DIAGNOSTIC VALUE OF MITOCHONDRIAL DNA AND PERIPHERAL BLOOD MONONUCLEAR CELL RESPIROMETRY FOR BURN-RELATED SEPSIS

Maria Cielito Robles, Tiffany C. Heard, Tony Chao, Karl Alcover, Amanda Wagner, Kevin S. Akers, David M. Burmeister

Research output: Contribution to journalArticlepeer-review

3 Scopus citations

Abstract

Background: Sepsis is the leading cause of mortality among burn patients that survive acute resuscitation. Clinical criteria have poor diagnostic value for burn-induced sepsis, making it difficult to diagnose. Protein biomarkers (e.g., procalcitonin) have been examined with limited success. We aimed to explore other biomarkers related to mitochondria (mitochondrial DNA [mtDNA]) and mitochondrial function of peripheral blood mononuclear cells (PBMCs) for sepsis diagnosis in burn patients. Methods: We conducted a follow-up analysis of a single center, prospective observational study of subjects (n = 10 healthy volunteers, n = 24 burn patients) to examine the diagnostic value of mtDNA and PBMC respirometry. Patients were enrolled regardless of sepsis status and followed longitudinally. Patient samples were classified as septic or not based on empiric clinical criteria. Isolated PBMCs were loaded into a high-resolution respirometer, and circulating mtDNA was measured with a PCR-based assay. Sequential Organ Failure Assessment (SOFA) criteria were also compared. Results: The SOFA criteria comparing septic versus before/nonseptic patients revealed significantly higher heart rate (P = 0.012) and lower mean arterial pressure (P = 0.039) in burn sepsis. MtDNA was significantly elevated in septic burn patients compared with healthy volunteers (P < 0.0001) and nonseptic patients (P < 0.0001), with no significant difference between healthy volunteers and nonseptic burn patients (P = 0.187). The area under the ROC curve (AUC) for mtDNA was 0.685 (95% confidence interval = 0.50-0.86). For PBMC respirometry, burn patients exhibited increased routine and maximal respiration potential compared with healthy volunteers. However, no difference was found between nonseptic and septic patient samples. A subanalysis revealed a significant mortality difference in PBMC respirometry after sepsis diagnosis, wherein survivors had higher routine respiration (P = 0.003) and maximal respiration (P = 0.011) compared with nonsurvivors. Conclusion: Our findings reveal that mtDNA may have diagnostic value for burn sepsis, whereas PBMC respirometry is nonspecifically elevated in burns, but may have value in mortality prognosis. A larger, multisite study is warranted for further validity of the diagnostic value of mtDNA and PBMC respirometry as biomarkers for prognosis of sepsis and outcomes in burn patients.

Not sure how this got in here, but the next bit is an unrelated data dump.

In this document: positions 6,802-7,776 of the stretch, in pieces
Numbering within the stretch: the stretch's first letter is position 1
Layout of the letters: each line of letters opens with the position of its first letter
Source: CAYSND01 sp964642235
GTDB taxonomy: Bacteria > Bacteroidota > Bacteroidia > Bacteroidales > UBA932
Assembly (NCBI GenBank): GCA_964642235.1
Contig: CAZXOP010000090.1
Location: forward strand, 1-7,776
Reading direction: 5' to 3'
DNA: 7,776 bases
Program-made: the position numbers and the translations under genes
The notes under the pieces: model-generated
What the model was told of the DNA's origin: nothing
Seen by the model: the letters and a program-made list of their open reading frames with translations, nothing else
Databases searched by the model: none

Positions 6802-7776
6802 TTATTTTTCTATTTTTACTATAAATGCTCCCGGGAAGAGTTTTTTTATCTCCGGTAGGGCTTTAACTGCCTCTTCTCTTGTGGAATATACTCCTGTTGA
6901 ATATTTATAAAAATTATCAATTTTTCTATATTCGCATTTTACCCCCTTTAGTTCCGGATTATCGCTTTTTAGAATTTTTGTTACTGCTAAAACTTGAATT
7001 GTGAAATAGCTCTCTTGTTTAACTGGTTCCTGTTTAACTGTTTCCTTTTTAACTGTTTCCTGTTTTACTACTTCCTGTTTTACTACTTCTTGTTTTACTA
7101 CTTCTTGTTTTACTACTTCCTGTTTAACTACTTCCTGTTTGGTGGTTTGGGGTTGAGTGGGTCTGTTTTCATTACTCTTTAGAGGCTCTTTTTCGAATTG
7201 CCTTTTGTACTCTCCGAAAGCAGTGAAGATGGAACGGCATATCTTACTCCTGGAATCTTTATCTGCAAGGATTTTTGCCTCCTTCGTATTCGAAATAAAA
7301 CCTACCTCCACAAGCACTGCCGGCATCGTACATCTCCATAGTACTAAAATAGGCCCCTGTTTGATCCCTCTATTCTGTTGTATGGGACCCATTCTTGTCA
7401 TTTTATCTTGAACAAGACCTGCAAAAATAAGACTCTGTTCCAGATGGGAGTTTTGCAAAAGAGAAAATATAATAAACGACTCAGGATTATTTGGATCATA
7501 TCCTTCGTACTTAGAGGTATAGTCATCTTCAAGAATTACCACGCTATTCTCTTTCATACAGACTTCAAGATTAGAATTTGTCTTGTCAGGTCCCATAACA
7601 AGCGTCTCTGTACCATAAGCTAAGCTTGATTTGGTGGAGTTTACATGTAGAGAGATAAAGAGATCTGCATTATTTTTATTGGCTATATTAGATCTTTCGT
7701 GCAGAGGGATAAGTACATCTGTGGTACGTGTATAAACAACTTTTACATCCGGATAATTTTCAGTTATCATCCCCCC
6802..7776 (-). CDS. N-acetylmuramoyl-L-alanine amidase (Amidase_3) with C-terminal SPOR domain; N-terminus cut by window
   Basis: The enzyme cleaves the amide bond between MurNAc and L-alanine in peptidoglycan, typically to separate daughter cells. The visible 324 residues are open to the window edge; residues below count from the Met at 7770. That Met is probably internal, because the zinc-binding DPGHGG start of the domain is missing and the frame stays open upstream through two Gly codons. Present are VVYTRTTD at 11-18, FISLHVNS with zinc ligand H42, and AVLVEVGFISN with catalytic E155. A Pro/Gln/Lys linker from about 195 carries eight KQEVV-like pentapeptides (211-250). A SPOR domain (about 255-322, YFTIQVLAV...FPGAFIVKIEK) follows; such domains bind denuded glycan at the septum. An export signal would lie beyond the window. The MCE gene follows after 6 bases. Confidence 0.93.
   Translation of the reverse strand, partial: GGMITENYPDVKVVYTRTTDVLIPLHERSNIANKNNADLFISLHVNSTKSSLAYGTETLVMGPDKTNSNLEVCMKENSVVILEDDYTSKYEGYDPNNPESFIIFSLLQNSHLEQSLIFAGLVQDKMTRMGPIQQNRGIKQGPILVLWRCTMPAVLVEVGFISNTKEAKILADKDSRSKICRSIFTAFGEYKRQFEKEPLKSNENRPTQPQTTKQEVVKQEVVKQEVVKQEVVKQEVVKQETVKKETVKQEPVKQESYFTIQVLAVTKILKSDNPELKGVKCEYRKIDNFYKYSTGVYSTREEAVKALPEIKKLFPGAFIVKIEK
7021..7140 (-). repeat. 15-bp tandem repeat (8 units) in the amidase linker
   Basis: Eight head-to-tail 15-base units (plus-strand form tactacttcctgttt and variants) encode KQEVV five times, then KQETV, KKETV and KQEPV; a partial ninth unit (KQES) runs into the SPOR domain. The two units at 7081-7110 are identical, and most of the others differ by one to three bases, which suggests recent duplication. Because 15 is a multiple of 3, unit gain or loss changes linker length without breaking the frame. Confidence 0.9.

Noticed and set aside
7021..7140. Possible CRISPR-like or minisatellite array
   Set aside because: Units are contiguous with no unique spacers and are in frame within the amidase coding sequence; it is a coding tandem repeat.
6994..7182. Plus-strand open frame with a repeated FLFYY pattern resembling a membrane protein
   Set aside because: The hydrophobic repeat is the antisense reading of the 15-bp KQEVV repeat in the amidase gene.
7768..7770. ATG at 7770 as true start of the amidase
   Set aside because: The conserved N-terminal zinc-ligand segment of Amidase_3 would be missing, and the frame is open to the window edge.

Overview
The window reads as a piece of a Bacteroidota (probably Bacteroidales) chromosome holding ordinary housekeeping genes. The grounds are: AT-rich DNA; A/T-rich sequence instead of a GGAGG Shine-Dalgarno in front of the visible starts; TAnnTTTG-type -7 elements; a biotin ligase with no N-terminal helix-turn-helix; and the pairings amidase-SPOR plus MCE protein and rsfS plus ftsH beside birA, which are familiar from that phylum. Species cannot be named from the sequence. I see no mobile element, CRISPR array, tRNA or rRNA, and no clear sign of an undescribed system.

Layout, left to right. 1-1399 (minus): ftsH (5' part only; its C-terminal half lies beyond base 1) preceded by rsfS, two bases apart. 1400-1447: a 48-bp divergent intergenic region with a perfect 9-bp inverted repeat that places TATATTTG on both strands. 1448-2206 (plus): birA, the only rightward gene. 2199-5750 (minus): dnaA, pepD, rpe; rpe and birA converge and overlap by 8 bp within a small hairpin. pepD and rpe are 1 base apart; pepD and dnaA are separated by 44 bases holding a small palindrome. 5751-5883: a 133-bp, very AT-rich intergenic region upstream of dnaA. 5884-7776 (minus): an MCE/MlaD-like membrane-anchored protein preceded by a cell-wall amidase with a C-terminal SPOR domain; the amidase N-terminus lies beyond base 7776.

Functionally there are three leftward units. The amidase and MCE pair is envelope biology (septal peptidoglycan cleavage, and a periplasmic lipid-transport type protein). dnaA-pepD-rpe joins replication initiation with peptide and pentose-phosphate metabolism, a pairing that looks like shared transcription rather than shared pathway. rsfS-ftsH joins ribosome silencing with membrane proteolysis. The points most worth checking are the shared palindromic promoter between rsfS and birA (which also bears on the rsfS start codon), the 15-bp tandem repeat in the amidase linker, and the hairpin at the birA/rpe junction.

Original languageEnglish (US)
Pages (from-to)294-299
Number of pages6
JournalShock
Volume59
Issue number2
DOIs
StatePublished - Feb 1 2023
Externally publishedYes

Keywords

  • Burns
  • danger-associated molecular patterns
  • endosymbiotic theory
  • mitochondrial DNA
  • pathogen-associated molecular patterns
  • peripheral blood mononuclear cells
  • respirometry
  • sepsis

ASJC Scopus subject areas

  • Emergency Medicine
  • Critical Care and Intensive Care Medicine

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